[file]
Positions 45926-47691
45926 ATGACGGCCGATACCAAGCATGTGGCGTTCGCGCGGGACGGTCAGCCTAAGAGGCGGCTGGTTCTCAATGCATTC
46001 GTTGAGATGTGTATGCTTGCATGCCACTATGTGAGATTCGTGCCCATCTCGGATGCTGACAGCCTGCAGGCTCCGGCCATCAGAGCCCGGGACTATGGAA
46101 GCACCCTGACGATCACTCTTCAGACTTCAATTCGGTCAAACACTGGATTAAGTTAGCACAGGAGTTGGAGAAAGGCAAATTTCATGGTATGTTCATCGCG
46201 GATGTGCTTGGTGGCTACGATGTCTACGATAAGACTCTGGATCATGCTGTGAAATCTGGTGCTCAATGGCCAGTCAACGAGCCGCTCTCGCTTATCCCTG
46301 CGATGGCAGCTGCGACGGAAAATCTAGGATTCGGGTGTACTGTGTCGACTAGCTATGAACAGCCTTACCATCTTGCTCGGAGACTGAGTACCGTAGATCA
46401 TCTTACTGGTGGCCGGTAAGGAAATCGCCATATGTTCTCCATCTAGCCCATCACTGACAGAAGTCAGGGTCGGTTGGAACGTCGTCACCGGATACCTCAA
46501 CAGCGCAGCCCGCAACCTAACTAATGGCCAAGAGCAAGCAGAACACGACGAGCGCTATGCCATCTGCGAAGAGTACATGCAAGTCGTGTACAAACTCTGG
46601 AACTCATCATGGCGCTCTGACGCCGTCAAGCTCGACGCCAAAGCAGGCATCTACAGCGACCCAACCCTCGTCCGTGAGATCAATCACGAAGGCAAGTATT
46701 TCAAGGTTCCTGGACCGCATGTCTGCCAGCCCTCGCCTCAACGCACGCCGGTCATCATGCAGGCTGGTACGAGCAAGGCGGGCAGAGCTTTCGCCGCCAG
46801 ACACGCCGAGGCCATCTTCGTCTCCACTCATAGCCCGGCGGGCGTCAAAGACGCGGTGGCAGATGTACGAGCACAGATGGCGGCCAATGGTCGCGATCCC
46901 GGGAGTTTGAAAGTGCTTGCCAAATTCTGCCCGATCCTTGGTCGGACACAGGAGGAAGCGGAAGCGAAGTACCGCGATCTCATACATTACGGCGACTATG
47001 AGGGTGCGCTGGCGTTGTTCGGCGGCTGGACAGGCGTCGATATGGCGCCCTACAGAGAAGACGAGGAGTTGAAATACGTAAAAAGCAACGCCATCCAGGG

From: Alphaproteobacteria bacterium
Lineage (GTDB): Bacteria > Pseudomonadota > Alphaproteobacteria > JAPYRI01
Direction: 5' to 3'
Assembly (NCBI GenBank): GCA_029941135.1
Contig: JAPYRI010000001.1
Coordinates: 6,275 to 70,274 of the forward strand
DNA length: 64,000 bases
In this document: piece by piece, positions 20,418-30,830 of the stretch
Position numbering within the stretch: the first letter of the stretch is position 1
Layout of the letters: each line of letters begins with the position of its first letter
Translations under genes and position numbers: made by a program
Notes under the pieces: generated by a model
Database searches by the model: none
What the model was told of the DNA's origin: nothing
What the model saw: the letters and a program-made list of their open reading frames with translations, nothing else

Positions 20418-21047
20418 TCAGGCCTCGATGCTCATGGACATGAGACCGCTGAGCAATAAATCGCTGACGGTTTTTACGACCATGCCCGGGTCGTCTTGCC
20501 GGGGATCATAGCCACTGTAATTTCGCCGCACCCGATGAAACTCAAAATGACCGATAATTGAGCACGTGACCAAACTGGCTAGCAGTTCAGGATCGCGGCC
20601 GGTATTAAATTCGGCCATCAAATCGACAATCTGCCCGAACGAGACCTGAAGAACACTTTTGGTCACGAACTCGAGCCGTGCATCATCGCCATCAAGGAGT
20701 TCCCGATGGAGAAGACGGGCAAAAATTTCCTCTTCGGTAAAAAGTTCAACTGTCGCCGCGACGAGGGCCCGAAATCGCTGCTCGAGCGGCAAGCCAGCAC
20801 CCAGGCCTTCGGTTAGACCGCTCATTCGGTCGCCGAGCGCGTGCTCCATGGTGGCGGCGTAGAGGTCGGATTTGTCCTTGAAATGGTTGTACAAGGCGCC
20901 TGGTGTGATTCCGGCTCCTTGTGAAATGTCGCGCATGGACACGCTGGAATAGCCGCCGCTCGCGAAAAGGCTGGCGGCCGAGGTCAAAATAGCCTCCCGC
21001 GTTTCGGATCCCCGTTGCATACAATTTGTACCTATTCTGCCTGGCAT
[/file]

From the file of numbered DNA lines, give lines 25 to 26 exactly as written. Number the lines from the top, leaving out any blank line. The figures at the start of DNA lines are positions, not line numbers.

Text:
Notes under the pieces: generated by a model
Database searches by the model: none